I have a new front-runner in my never-ending search for a flattering t-shirt pattern. What am I looking for in a t-shirt pattern? I'm looking for a top that minimizes my bust, and makes me look slim without clinging. Welcome to my life, Jalie 2682.
I'll be carrying Jalie patterns on The Confident Stitch website SOON! As I mentioned in my yoga pant post, Jalie is a Canadian company that makes great patterns for regular clothes. I love them, my 20-something daughters love them, and they come in small children's sizes, too.
I have made two versions of this V-Neck top. The first version was crafted out of an awesome soy knit. Soy knits feel like bamboo, but they don't pill as much. Yes, they'll be available in the shop! I can't show you the first version, because my 23-year-old daughter snagged it on her last visit home: "Oooh, Mom, this shirt is so flattering on me. Can I have it? Thanks." In case you're not the mother of girls, the previous quote can be interpreted as HIGH PRAISE.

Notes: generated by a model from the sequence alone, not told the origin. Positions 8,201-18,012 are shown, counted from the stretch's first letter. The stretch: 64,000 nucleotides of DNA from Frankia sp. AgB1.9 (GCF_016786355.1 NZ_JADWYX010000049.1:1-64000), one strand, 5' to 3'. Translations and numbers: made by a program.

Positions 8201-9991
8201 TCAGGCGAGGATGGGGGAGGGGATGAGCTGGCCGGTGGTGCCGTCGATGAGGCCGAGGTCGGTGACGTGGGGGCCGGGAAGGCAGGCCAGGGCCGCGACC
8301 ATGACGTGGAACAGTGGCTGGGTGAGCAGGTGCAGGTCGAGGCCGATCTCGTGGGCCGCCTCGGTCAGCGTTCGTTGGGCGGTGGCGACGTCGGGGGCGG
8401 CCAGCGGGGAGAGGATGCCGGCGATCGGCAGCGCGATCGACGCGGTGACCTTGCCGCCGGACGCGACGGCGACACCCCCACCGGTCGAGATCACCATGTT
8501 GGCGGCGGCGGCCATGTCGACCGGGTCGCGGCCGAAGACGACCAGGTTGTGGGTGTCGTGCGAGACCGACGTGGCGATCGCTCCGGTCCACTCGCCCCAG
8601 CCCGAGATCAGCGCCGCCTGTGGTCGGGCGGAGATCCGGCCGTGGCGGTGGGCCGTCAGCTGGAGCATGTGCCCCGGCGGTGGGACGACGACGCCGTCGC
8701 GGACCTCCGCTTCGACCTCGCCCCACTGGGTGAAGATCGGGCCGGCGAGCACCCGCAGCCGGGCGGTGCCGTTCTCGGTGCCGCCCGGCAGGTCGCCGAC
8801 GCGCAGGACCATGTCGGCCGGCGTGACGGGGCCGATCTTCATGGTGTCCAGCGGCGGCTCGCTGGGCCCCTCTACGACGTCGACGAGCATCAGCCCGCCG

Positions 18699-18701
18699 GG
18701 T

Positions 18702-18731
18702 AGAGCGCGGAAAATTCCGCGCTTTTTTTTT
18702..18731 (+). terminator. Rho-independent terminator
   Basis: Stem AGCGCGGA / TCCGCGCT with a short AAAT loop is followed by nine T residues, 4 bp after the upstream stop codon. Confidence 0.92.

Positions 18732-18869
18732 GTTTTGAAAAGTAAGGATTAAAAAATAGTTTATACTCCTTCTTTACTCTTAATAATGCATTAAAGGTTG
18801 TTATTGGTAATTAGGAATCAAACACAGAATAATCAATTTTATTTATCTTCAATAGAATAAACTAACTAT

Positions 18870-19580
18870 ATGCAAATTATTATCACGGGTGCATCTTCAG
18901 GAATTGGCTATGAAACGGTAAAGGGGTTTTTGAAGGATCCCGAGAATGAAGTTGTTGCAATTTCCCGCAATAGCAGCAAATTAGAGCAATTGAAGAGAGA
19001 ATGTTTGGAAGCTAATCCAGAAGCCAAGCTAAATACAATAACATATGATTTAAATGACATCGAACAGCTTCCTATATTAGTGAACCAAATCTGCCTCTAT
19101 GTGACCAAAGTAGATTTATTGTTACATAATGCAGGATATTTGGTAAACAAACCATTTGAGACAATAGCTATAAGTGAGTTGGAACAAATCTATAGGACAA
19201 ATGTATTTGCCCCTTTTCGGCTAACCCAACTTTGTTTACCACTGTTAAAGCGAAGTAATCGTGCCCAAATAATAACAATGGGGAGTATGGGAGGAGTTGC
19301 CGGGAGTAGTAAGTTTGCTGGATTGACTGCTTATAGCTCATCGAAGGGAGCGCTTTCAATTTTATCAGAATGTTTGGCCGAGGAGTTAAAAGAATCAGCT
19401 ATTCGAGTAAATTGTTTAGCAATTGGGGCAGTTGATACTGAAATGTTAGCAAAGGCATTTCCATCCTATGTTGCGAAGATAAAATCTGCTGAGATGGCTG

This second version is made of an Art Gallery cotton/spandex knit. The fabric, and many more Art Gallery cotton knits will be available in the shop. The only alteration I made was to lower the underbust seam by one inch so that it would actually go under my bust, and not across the apex. I wish I had done a more traditional full-bust-adjustment because there is some pulling at the front underarm seam. Next time, I will do a complete FBA and show you how I did it. The v-neck and shawl collar are created ingeneously, so the FBA will be a little tricky.
In addition to constantly searching for the perfect t-shirt, I am always looking for the best way to hem clothes. There are so many options! This top called for simple, single-turned hems for the bottom and the armholes. I decided to use 1/2" SewkeysE double-sided fusible stay tape to hold the hems in place before I stitched them. The tape is extremely fine and pliable. I pressed one side of the tape to the edges of the hems, turned and pressed the hems, removed the paper backing on the stay tape, and re-pressed the hems. (notice the all-important hyphen. No one wants a "repressed" hem.) The stay tape held the hems perfectly in place for stitching -- no bubbling or shifting.
I also used my new seam allowance guide that screws onto my sewing machine. Pushing the fabric against the blade of the guide ensured the zigzag stitching was even on the right side of the garment, and the stitches caught the fold on the wrong side of the fabric. The stay tape and the guide made the hems so nice and easy. Double score -- great t-shirt pattern + great hemming method!